By PJRC correspondent Alci.
Leftist PRD candidate Andres Manuel Lopez Obrador (AMLO) is now challenging the July 1st election results through legal channels, demanding the election be fully annulled due to vote buying and illegal campaign expenditures by the PRI and its candidate Enrique Pena Nieto.
Unlike 2006, when AMLO filled Mexico City's Zocalo with an estimated 1 million people protesting his half point loss to outgoing PAN president Felipe Calderon, this time around he has officially called for local assemblies in multiple cities where citizens can report or provide evidence of ballot-rigging or vote-buying by the PRI. The assemblies are to last until September 6, when Mexico's Electoral Court is to officially declare the winner of the elections, nobody expects anyone other than Pena Nieto to be declared the victor.
AMLO is betting on popular discontent to pressure a system he has declared corrupt and inept, it appears that his plan depends on a groundswell of evidence showing how the PRI bribed citizens through cash, gift cards and other materials. Interestingly enough, this new battle against electoral fraud has seen AMLO rediscover his militant rhetoric, long dumped during the campaign trail in favor of carefully crafted, centrist tones. Top officials of the right-wing PAN party have voiced support for AMLO's efforts to expose the elections as corrupt, but have fallen short of actually uniting with the PRD in any sort of front.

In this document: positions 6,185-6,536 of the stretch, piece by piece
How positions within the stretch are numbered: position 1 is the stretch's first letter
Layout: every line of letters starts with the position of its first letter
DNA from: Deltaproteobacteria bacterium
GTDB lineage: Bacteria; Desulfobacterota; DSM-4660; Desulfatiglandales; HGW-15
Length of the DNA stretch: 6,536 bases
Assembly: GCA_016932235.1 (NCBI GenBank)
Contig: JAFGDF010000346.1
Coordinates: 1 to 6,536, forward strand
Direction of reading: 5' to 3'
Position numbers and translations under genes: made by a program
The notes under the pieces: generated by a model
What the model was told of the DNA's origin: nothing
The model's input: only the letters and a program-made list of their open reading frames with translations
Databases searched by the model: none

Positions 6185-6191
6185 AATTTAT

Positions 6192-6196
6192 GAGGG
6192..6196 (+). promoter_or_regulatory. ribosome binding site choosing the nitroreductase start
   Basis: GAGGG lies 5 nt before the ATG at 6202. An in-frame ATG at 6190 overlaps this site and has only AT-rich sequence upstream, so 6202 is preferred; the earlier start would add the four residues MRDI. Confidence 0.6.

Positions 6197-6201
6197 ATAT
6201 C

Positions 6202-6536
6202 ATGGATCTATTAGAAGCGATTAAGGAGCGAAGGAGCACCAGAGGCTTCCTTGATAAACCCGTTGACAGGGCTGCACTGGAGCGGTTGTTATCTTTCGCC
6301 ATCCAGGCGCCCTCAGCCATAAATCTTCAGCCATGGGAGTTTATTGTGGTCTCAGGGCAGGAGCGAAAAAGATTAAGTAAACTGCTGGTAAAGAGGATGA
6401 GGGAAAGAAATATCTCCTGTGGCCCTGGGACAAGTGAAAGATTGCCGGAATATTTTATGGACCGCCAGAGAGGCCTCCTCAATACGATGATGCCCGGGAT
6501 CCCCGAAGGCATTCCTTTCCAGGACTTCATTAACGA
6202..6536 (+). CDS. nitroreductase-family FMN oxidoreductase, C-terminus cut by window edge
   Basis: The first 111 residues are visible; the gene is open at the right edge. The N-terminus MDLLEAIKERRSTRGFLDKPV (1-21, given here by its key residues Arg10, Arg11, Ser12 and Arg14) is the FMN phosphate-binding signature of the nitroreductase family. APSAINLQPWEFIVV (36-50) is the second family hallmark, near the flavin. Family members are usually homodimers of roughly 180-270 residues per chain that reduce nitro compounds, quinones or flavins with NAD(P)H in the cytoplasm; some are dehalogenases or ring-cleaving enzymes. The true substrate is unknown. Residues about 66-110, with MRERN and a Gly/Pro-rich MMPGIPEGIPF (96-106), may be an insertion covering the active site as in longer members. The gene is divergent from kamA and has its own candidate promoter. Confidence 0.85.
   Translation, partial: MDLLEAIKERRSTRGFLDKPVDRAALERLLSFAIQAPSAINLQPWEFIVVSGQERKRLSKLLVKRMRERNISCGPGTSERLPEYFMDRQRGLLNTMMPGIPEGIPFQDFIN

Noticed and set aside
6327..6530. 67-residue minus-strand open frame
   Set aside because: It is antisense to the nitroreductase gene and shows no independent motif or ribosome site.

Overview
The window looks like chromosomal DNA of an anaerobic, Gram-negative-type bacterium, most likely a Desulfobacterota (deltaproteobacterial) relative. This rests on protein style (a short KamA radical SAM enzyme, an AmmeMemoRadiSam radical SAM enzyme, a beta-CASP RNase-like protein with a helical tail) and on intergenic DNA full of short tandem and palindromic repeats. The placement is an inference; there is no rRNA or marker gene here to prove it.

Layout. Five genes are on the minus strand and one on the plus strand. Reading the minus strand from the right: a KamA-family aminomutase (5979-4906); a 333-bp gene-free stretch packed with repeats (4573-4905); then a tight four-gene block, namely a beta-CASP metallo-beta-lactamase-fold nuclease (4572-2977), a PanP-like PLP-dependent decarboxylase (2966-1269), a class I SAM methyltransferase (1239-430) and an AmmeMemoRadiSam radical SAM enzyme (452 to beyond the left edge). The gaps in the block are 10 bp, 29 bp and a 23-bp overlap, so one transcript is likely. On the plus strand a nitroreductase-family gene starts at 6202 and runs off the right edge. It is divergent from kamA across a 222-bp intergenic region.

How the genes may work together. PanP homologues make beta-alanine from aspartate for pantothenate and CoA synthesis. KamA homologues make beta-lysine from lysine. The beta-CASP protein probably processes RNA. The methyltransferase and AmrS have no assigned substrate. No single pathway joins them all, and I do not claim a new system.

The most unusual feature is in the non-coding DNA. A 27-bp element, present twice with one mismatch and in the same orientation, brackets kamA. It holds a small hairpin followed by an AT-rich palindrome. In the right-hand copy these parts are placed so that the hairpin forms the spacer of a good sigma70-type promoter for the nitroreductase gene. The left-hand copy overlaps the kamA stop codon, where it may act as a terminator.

The #YoSoy132 student movement has taken its own path and is planning major acts of peaceful public disobedience. After numerous marches in the capital where thousands have gathered in the Zocalo, student leaders are starting to focus on bigger targets. On Friday, protesters from the movement plan to "occupy" the studios of Televisa, Latin America's most powerful TV network and one accused of being heavily biased towards the PRI. While the movement has refused to endorse AMLO explicitly, it has focused its energies on denouncing control of media outlets by elites who would like to see Pena Nieto take office.
On Monday, July 23, assemblies in Mexico City discussed what actions to take once protesters peacefully surround or enter Televisa's headquarters. Among the proposals are ideas to produce videos which protesters can pressure the network to air, detailing the movement and its overall demands, others are suggesting that a broad manifesto or statement should be drafted which would then be read by Televisa news anchors. The Mexico City section of #YoSoy132 is also discussing plans for expressing solidarity with fellow protesters arrested by state security officials in Oaxaca, a state famous for both its upheavals and official repression. The movement's Judicial & Human Rights Committee has issued a statement denouncing excessive use of force against 132 protesters in Oaxaca as well as in Guanajuato.
Hovering over these developments is the reality that Felipe Calderon will be gone come December when Mexico swears in its new president, but he won't take the drug war with him. Pena Nieto has already promised not to negotiate with the cartels while insisting he will tone down official military deployments, focusing instead on a centralized, national police force which will still include military personnel.